4. I really enjoyed reading this. Both logical and eloquent.I wonder what the reaction wil be from “Outraged” and others. Could be interesting, but not likely to be logical.


  5. Nicely said Tamara. I have only ever been really really cold three times in my life…once in the UK playing rugby as a 9 year old,once fishing in the snow in Argentina and once many years ago in a shared flat in Murcia(it snowed that year in Murcia capital) and it was sooooooooooooo cold…we had no heating at all.Julia thinks I am nuts but I actually like the winters here…too hot for me in the summer .

  6. This is a nicely written piece and for once I have to totally agree with you Tamara. Well done. We chose to live here (Spain) where as most of those in the UK have no choice. The weather is colder for longer in the UK, so UK residence deserve it.

  7. Well said! All power to you and your way of thinking plus actually getting it out there.
    (From a British Span or a Spanish Brit with over 40 years underthebelt.

  8. I loved reading this post Tamara and agree wholeheartedly with your issue about devaluing the true meaning of ‘human rights’. However, I think that so long as you have paid your taxes and National Insurance contributions you should still receive the benefits that any other eligible UK national would.

    I’m many, many years from retirement and don’t mind those who have paid thousands and thousands in during their working lives getting something back in later life.

    I live in N Ireland but know how cold it gets in Spain in Winter and don’t begrudge anyone living their getting some help towards electricity bills.

  9. I’m an expat living in Oregon, which is one of the poorer (financially but not culturally) States in the Union. I would of course LOVE to receive the Fuel Allowance, but it would be inappropriate as I don’t LIVE in the UK no matter that I paid taxes: to me the extra ‘allowances’ are just that – extra. It is, however, unfair that if people have been led to believe they would receive it wherever they moved, it is now being removed and that there is a subjective element to it as to whether you have warm summers or not! However this allowance is NOT a ‘human right’ as Tamara so correctly states, but its removal is unfair.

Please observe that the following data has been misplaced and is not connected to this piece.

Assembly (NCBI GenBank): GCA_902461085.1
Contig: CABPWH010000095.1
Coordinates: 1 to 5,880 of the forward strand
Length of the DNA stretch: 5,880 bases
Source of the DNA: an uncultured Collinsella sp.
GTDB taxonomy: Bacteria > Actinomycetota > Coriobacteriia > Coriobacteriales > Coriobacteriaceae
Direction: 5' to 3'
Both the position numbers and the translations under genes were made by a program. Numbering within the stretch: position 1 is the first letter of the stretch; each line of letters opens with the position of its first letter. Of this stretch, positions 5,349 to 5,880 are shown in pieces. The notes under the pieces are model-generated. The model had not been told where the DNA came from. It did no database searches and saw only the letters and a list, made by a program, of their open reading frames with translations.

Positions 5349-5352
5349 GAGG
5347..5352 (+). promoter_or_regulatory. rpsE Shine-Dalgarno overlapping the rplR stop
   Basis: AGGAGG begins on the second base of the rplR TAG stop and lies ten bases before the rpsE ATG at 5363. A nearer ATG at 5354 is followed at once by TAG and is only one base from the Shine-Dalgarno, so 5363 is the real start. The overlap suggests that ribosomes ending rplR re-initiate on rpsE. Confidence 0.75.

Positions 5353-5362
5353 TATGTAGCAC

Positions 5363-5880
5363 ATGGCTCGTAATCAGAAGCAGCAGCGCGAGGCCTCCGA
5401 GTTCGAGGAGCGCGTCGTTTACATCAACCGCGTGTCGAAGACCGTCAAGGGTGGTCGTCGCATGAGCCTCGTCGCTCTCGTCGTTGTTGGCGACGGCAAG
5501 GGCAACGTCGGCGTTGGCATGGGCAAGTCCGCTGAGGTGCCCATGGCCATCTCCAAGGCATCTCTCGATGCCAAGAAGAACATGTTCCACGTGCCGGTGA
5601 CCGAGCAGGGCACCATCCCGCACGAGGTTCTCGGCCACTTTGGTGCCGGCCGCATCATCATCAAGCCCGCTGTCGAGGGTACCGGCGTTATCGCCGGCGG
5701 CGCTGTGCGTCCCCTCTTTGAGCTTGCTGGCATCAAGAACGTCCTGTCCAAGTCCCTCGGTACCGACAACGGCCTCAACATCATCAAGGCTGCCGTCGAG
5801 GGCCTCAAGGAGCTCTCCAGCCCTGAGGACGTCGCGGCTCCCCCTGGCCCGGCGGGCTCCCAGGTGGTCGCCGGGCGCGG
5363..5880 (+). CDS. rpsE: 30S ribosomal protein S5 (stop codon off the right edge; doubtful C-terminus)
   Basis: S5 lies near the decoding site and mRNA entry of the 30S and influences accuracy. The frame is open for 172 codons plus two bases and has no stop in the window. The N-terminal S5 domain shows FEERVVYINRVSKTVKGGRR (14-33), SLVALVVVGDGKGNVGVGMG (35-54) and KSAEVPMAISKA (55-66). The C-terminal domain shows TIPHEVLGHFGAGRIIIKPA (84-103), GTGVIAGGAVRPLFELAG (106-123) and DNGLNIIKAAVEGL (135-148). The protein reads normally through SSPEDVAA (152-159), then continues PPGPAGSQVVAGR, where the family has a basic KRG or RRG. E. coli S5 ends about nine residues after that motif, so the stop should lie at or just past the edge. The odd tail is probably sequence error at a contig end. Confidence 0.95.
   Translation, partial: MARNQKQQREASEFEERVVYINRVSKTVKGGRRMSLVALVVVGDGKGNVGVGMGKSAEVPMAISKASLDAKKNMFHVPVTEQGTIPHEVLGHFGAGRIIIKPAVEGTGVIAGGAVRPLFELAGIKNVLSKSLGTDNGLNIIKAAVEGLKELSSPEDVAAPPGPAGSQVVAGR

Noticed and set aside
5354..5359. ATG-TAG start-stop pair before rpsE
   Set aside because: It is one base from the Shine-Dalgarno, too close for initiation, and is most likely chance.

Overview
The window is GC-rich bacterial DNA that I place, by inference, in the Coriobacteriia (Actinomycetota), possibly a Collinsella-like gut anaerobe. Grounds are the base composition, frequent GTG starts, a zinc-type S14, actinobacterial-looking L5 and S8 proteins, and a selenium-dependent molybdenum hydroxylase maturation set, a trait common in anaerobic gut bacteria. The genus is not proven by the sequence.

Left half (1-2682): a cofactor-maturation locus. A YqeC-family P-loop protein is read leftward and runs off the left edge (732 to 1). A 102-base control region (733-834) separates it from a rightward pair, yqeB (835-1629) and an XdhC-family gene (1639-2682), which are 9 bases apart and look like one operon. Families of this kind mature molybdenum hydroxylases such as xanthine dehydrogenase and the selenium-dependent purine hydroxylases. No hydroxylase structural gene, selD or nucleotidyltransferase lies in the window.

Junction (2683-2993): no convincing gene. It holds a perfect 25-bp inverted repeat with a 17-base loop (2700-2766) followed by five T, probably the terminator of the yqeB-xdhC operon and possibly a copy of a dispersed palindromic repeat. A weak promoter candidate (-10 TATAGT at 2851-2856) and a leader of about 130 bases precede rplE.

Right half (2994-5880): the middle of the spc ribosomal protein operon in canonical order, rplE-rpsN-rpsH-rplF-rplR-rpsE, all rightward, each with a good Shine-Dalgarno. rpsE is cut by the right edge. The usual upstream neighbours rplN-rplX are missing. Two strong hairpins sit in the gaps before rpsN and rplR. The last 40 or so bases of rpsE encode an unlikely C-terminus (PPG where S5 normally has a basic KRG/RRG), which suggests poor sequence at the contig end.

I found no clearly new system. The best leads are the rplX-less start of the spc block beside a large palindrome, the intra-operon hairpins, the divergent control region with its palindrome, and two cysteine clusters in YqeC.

10. Tamara, has dado en el clavo. I agree with every word and am pleased to see that so many of your followers express similar views. I’m always infuriated by the ‘ I’ve paid in so I deserve X, Y and Z to be paid to me’ , with the sub-text that it could be for twenty years or more, with current life expectancy. There’s no fund of money to satisfy those expectations, our children and, later on, our grandchildren work to pay our pensions etc. etc. Yet we baby-boomers have had it so good that we’ve been able to make all kinds of life enhancing choices, which will never be within the reach of our off-spring.

  11. The average Brit are confused between The Court of Human Rights and The European Court of Justice. In the case of winter fuel allowance it is The European Court of Justice that has intervened in the Government decision to stop the WFA for expats.

    Tamara you may be interested in this website

    I found the Paul Lewis blog after reading your blog and found this to be more informative than some newspaper articles on the subject.

    The Daily Mail and The Telegraph are more incensed that the The European Court of Justice has had a say in the matter.

  12. Pingback: 104 – All the Language Points in One Place | A Foot in Two Campos